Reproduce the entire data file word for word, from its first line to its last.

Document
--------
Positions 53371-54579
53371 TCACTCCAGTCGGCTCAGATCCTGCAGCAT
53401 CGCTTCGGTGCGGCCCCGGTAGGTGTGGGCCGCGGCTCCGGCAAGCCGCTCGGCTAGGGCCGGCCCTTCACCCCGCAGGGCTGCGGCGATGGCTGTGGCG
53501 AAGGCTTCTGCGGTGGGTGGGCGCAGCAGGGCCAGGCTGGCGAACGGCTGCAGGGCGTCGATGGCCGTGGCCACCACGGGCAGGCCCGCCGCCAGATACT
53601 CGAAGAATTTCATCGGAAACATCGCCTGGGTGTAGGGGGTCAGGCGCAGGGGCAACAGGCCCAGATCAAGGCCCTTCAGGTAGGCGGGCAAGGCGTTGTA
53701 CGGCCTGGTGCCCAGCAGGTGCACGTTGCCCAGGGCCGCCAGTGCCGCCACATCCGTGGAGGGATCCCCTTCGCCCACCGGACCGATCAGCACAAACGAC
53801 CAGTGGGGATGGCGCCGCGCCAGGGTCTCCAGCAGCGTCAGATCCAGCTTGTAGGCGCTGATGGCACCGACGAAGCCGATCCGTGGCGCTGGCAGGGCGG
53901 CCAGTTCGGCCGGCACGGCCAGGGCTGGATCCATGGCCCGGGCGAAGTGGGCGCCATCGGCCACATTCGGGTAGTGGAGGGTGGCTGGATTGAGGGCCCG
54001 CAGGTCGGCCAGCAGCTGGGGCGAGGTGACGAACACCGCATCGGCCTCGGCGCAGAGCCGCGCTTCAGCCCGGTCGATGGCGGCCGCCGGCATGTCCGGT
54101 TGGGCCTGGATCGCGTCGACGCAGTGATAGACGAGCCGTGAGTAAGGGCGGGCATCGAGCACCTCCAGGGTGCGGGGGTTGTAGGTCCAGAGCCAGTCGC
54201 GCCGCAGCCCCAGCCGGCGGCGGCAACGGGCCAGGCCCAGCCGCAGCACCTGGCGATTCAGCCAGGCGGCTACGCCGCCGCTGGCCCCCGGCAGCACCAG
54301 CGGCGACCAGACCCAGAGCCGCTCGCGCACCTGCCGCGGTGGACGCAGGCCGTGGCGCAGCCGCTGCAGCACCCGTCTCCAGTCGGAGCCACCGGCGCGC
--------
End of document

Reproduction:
Positions 53371-54579
53371 TCACTCCAGTCGGCTCAGATCCTGCAGCAT
53401 CGCTTCGGTGCGGCCCCGGTAGGTGTGGGCCGCGGCTCCGGCAAGCCGCTCGGCTAGGGCCGGCCCTTCACCCCGCAGGGCTGCGGCGATGGCTGTGGCG
53501 AAGGCTTCTGCGGTGGGTGGGCGCAGCAGGGCCAGGCTGGCGAACGGCTGCAGGGCGTCGATGGCCGTGGCCACCACGGGCAGGCCCGCCGCCAGATACT
53601 CGAAGAATTTCATCGGAAACATCGCCTGGGTGTAGGGGGTCAGGCGCAGGGGCAACAGGCCCAGATCAAGGCCCTTCAGGTAGGCGGGCAAGGCGTTGTA
53701 CGGCCTGGTGCCCAGCAGGTGCACGTTGCCCAGGGCCGCCAGTGCCGCCACATCCGTGGAGGGATCCCCTTCGCCCACCGGACCGATCAGCACAAACGAC
53801 CAGTGGGGATGGCGCCGCGCCAGGGTCTCCAGCAGCGTCAGATCCAGCTTGTAGGCGCTGATGGCACCGACGAAGCCGATCCGTGGCGCTGGCAGGGCGG
53901 CCAGTTCGGCCGGCACGGCCAGGGCTGGATCCATGGCCCGGGCGAAGTGGGCGCCATCGGCCACATTCGGGTAGTGGAGGGTGGCTGGATTGAGGGCCCG
54001 CAGGTCGGCCAGCAGCTGGGGCGAGGTGACGAACACCGCATCGGCCTCGGCGCAGAGCCGCGCTTCAGCCCGGTCGATGGCGGCCGCCGGCATGTCCGGT
54101 TGGGCCTGGATCGCGTCGACGCAGTGATAGACGAGCCGTGAGTAAGGGCGGGCATCGAGCACCTCCAGGGTGCGGGGGTTGTAGGTCCAGAGCCAGTCGC
54201 GCCGCAGCCCCAGCCGGCGGCGGCAACGGGCCAGGCCCAGCCGCAGCACCTGGCGATTCAGCCAGGCGGCTACGCCGCCGCTGGCCCCCGGCAGCACCAG
54301 CGGCGACCAGACCCAGAGCCGCTCGCGCACCTGCCGCGGTGGACGCAGGCCGTGGCGCAGCCGCTGCAGCACCCGTCTCCAGTCGGAGCCACCGGCGCGC